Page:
January 10, 2018

Maine Food Insider: At this fundraiser, wild game is name of the game

Photo / Darryl Wood
Photo / Darryl Wood
The antlers from the 834-pound moose Darryl Wood took in September, at Bradford’s Camps in Allagash. Meat from the moose will be among the ingredients used at a wild game dinner in Farmington Jan. 20 to benefit LEAP, where Wood is executive director.

How does a burger with bacon and bleu cheese, smothered in a roasted garlic sriracha sound? Now what if the burger is made from moose meat. Still interested?

In Franklin County — as plans are developing for a wild game dinner, complete with a moose-calling contest, to benefit a local nonprofit — many people are expected to embrace that notion.

"I think we'll have a full house," said Darryl Wood, executive director of LEAP, a nonprofit that supports people with developmental or cognitive disabilities. The Jan. 20 game dinner is a benefit for the Farmington-based organization.

Wood said the dinner was the idea of Tom Saviello, District 17's state senator, who is a member of the Legislature's Agriculture, Conservation and Forestry Committee and also, apparently, a wild game gourmet.

"He sent me a note asking if we would like to do [a game dinner as] a benefit for LEAP," Wood said this week. Soon, Tuck's Ale House, at 160 Main St., got involved, as did Strong's Roger Lambert, owner of the Maine Guide Service.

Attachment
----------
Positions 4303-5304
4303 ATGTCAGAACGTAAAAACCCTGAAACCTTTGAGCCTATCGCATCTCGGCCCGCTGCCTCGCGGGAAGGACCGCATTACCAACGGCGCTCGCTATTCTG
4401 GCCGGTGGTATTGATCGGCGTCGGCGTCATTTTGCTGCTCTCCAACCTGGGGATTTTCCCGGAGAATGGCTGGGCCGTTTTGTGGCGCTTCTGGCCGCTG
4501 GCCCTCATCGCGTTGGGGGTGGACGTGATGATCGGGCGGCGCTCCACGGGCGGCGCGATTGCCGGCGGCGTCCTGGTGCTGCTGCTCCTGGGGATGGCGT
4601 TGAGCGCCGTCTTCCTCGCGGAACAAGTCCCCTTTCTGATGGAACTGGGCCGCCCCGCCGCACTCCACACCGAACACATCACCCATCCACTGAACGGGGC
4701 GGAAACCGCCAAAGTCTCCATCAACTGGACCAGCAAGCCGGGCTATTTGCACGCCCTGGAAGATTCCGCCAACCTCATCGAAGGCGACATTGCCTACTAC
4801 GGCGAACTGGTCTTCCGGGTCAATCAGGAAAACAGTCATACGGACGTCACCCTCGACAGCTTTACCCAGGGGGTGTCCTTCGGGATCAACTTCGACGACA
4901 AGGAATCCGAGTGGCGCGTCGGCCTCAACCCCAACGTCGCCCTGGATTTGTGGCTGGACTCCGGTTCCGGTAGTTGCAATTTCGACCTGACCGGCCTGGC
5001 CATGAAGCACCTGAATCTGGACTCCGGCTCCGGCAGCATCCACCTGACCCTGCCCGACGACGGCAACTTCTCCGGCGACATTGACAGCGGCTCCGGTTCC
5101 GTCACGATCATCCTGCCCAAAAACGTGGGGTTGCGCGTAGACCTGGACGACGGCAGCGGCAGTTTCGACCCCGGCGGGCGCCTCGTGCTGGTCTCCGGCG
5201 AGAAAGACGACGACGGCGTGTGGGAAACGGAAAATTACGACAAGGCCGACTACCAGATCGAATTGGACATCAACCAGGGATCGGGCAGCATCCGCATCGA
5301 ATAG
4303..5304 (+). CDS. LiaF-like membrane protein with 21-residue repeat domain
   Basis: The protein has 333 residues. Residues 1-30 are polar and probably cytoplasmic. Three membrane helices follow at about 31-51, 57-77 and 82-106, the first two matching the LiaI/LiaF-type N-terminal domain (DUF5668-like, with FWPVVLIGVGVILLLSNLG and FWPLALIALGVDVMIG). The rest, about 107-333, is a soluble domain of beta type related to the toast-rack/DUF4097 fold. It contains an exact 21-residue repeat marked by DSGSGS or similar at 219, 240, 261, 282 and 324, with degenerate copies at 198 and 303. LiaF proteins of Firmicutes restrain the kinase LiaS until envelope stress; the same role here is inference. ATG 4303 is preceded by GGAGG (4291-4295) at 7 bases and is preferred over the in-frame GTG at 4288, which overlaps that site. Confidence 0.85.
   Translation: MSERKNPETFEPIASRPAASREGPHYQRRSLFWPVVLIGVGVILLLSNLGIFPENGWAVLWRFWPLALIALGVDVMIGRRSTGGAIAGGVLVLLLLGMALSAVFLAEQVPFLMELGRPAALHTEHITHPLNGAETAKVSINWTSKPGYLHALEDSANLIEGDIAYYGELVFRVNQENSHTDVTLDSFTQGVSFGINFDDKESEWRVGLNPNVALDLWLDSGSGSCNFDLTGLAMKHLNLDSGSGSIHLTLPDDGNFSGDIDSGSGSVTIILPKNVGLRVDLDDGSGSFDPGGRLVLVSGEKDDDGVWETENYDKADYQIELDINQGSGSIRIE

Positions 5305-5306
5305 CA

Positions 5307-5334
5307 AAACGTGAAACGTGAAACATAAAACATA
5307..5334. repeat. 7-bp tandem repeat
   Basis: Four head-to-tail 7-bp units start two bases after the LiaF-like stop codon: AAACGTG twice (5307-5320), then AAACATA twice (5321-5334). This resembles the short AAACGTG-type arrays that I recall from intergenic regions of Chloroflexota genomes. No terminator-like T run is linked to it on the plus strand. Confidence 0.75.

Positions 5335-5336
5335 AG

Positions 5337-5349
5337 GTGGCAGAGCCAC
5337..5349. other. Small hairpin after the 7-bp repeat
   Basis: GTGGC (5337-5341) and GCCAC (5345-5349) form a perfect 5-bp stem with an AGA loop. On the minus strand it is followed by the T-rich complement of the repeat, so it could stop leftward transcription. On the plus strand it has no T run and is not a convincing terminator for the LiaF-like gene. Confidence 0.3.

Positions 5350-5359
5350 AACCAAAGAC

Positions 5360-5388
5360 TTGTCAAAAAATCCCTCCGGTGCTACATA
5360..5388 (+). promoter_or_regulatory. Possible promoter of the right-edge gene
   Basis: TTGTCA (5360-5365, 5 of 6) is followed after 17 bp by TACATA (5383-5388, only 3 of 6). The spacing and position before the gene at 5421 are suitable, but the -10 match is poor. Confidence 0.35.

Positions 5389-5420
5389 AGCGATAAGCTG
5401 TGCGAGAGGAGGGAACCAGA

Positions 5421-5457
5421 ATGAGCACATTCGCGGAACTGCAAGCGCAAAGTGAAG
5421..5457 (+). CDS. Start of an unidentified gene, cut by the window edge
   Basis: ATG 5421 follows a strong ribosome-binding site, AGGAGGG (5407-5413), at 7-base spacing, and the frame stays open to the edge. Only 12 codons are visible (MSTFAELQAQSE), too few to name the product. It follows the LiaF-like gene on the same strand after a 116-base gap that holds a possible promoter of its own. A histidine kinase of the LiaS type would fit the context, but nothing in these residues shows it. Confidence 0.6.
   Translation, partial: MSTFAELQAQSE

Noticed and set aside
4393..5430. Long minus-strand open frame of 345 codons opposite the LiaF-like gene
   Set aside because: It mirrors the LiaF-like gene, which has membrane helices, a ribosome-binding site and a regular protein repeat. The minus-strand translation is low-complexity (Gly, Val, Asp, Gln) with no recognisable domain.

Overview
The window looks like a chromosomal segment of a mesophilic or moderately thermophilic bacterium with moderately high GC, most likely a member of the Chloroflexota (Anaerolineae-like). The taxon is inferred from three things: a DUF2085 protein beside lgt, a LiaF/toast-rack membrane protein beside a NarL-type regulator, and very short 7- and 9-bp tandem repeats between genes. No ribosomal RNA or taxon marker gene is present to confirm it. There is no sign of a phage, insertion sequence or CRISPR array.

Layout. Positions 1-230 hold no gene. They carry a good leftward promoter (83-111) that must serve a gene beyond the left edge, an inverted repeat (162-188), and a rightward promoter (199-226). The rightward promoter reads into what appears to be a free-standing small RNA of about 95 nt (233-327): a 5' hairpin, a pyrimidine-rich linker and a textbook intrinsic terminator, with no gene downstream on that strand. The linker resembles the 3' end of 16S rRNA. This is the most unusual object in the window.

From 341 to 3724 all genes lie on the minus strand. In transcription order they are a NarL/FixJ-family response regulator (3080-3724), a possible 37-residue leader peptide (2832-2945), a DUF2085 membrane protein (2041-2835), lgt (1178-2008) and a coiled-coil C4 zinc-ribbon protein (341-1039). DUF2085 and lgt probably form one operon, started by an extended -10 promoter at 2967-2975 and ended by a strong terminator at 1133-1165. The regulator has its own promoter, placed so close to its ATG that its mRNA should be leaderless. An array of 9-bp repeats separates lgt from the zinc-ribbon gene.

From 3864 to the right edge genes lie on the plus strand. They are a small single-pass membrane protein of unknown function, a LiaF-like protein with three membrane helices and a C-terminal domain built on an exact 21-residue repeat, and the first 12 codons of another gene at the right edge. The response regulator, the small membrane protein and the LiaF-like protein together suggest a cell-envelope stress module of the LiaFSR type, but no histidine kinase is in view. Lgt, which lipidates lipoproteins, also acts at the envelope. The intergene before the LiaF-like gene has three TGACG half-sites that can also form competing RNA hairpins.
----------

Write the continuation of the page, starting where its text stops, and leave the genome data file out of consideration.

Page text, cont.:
Call of the Wild

The Jan. 20 three-hour event will also include a moose-calling contest — or any wildlife call participants would like to perform — just for the heck of it.

"It's just for fun, I guess," Wood said. "Call it a cabin fever reliever."

The winner gets the notoriety of winning, as well as his or her name inscribed on a half-rack moose antler that will hang in Tuck's and be added to each year.

The dinner will not only include Wood's bacon-bleu cheese moose burgers — made in part from the moose he shot in Allagash in September — but venison burgers, Saviello's bear stew, bear summer sausage as appetizers and more. Wood said that several area hunters contributed meat for the dinner.

A grill will be set up outside in front of Tuck's, and they expect to fill the pub to capacity.

For a cause

Under Maine law, wild game meat can't be sold — state officials don't want wildlife targeted for profit. But those attending the wild game dinner are free to make a donation to LEAP.

"We're putting it like this, 'We're serving up the wild game and, oh, by the way, if you want to make a donation," Wood said.

The fundraiser joins the wildly successful February chili cook-off that also raises money for the organization and is also hosted by Tuck's, owned by Amy and Nate Morin.

Wood said aside from the fun and food, he's moved by the effort made by the community to support the organization, which supports and advocates for those who are often overlooked.

"If you think about it, you have businessmen in the community saying 'We're going to come together and do something,' and they chose LEAP," he said. "It's humbling."


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